Andrew's Musings - December 2022
Wednesday Dec 28th, 2022
Merry Christmas, Happy Chanukah, and Happy New Year!
The month welcomes a joyful period of family, fun, and revelry. Christmas parties, retain for me, all the splendor of the past, and now enriched with a greater sense of gratitude, and appreciation for how precious these moments of celebration should be regarded. Two years of lockdowns and mask mandates tends to elicit enthusiastic, thirsty crowds.
In heavier tones, things seem particularly volatile and toxic of late, perhaps as an inevitable consequence of the 24-hour news cycle, and our need to remain twitter-current. We seem inundated by a constant drum beat of negativity, and erroneous conflation; a perpetual need to create news from what was once the trivial, now whips us all into a frenzy of panic, feeling ever tense and edgy, jerked from one conflict to another.
As evidenced by recent news, real estate reports have not escaped the same formulaic, sensationalist, unnuanced diatribes. Canadians are enthralled with residential home prices, making us particularly vulnerable to the over-dramatization and manipulation. My guess is that like most downturns, the next 18 months will indeed be painful for some, and fortuitous for others, but on balance, likely not that bad, and not that long.
Housing affordability has been the battle cry du jour for the past several years, so let’s discuss a few recent changes which were announced quietly over the past several months. Let’s also keep in mind that rising home prices means increases in wealth for those prudent enough to own property, rewarded for many years of servicing their mortgages dutifully, however arduous. The punctuated efforts to drive home prices down, are also attacks on wealth, penalize these years of sacrifice, and exemplify yet another accommodation for new arrivals.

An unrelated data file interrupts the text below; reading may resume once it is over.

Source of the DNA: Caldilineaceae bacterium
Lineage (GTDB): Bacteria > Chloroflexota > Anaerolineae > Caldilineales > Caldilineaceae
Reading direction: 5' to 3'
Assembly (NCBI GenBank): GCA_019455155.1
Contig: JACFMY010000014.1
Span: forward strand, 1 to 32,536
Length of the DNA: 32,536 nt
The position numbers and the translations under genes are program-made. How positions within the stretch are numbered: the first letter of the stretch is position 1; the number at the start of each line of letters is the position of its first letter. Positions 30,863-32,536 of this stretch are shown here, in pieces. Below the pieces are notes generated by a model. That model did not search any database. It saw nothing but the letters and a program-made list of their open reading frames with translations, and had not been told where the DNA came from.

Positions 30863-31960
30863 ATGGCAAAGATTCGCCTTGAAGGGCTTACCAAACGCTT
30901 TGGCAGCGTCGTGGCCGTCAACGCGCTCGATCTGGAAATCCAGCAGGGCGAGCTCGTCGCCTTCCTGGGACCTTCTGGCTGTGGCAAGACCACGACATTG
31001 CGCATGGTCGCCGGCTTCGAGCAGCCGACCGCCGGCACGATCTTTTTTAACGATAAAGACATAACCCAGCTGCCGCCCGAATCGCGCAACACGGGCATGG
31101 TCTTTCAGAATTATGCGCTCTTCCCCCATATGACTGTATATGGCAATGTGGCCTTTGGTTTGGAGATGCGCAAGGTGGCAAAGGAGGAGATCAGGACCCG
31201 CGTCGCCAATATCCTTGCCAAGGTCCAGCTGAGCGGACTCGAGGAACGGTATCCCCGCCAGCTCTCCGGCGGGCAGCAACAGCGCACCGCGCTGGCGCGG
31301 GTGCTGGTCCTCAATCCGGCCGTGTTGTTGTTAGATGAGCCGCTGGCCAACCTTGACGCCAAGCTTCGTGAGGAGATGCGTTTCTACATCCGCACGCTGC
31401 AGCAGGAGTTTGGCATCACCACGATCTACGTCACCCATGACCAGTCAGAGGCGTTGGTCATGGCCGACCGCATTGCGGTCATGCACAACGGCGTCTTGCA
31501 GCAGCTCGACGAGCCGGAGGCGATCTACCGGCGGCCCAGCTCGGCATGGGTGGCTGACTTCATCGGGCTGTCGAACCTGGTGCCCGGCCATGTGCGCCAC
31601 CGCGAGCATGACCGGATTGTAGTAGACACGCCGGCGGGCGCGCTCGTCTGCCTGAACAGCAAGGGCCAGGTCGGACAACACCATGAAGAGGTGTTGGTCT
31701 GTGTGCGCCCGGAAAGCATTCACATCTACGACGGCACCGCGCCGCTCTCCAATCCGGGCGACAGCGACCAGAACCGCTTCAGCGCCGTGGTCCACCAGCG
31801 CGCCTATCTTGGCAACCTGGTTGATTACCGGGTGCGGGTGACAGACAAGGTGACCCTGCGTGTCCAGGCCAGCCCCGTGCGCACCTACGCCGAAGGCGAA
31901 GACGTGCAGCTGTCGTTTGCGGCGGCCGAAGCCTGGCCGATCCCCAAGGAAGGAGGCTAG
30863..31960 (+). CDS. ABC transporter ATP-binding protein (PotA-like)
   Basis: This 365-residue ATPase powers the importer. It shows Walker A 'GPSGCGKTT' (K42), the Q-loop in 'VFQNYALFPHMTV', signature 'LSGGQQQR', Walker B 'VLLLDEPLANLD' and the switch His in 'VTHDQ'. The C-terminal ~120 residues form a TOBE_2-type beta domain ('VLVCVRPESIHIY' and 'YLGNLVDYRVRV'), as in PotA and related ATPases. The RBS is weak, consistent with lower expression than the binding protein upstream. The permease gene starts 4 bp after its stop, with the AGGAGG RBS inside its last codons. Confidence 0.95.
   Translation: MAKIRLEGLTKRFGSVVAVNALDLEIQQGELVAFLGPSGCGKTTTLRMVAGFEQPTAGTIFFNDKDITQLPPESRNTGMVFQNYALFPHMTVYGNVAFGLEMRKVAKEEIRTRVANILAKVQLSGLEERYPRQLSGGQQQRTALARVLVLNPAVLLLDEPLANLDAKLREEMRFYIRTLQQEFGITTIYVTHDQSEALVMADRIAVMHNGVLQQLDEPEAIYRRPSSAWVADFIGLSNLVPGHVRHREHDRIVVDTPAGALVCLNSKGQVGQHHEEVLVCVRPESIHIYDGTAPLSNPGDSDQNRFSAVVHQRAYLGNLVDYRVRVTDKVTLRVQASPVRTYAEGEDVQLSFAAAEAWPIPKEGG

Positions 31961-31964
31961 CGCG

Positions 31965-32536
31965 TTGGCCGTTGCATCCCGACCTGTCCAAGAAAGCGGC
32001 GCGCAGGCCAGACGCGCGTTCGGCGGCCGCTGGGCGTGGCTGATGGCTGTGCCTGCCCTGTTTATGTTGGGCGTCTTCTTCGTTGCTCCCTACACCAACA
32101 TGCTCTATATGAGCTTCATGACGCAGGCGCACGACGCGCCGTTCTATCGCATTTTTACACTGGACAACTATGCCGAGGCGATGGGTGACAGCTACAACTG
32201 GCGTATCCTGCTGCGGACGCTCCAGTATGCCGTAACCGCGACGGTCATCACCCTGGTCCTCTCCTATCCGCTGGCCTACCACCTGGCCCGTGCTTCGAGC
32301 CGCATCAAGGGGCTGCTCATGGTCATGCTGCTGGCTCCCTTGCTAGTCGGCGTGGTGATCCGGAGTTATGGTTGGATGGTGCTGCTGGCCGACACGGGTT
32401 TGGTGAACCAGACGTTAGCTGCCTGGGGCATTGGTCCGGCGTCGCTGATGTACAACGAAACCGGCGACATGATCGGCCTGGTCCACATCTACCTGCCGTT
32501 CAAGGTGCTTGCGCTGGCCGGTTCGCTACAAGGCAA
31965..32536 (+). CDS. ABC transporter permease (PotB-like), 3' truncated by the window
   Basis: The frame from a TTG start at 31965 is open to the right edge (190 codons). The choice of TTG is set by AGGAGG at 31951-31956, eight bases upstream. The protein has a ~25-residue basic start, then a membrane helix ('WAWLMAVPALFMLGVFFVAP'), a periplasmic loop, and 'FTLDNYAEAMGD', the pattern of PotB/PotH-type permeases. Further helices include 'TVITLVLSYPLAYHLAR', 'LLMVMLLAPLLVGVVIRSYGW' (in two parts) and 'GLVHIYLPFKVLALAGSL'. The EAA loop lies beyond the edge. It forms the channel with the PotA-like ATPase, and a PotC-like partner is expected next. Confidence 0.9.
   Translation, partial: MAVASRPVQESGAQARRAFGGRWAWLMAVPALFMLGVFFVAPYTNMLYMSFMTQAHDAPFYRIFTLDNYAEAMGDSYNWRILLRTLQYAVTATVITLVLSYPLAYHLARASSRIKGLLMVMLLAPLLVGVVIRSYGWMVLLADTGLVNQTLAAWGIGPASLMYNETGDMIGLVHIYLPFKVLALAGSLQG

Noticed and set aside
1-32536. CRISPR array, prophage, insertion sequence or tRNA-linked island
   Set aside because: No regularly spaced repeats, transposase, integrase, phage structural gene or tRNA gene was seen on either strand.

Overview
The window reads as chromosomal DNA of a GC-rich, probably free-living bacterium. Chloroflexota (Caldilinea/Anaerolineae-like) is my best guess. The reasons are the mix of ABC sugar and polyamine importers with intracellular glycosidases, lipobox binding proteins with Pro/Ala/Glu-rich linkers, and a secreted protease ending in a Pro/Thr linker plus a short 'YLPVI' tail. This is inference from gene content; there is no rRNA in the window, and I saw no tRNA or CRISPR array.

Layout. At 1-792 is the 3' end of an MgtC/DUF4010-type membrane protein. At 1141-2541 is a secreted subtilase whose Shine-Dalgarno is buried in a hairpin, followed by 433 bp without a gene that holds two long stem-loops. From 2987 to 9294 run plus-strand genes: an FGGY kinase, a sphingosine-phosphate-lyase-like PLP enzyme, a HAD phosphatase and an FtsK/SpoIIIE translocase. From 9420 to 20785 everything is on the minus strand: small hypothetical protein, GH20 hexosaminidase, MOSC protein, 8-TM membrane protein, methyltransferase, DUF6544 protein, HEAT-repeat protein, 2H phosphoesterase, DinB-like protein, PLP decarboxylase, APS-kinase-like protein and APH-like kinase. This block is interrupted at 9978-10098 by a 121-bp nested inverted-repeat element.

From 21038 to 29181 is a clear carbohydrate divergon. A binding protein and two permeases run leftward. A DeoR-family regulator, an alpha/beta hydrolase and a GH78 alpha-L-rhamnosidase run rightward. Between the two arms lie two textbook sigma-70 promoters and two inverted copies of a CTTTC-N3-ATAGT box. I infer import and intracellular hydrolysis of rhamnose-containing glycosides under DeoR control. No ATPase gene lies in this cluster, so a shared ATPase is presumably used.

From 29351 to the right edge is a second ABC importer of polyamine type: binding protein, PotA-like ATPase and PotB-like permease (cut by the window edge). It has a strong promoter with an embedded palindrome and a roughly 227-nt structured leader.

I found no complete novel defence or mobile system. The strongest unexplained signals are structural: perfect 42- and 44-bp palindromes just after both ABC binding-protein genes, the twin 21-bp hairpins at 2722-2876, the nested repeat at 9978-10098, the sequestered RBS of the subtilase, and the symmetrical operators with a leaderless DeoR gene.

The first, already in effect is a vacancy tax in Toronto. It imposes a whopping 1% tax on the Current Value Assessment of a property vacant more than six months over a calendar year. There are of course exemptions, and please review details with your attorney. It sounds like a good idea to increase housing supply, and so affordability, but alas the unintended consequences become obvious fast. They have been running this scheme in Vancouver for the past year or so, and so far, the revenues accrued have been far less than projected, and perhaps not worth the squeeze. What’s worse is that the inevitable monitoring and auditing processes may quickly become Draconian. For example, the CRA will have a defensible rationale to monitor our hydro and water consumption over the course of the year to ensure that it’s a smooth curve; pair this with the overarching goals of the climate change agenda, and we have a recipe for disaster, perhaps the rationing of power consumption, talk about erosion of private property rights.
Another group of ugly ducklings are the new restrictions to preconstruction condo assignments, which will now all be subject to HST on sale. Assignment sales are thought to drive prices up, because investors seek an arbitrage opportunity in purchasing these contracts years before construction is completed, looking to resell the contracts just prior to completion for a higher price. Yes, this will drive down prices, all else equal, but it’s never equal, the action also reduces liquidity for developers in the several years pre-completion, resulting in higher financing costs, and ultimately less incentive to invest in building more housing, which means less supply and higher prices in the end. If you want less of something, tax it, whether directly or indirectly, it doesn’t matter, the results to the consumer are the same.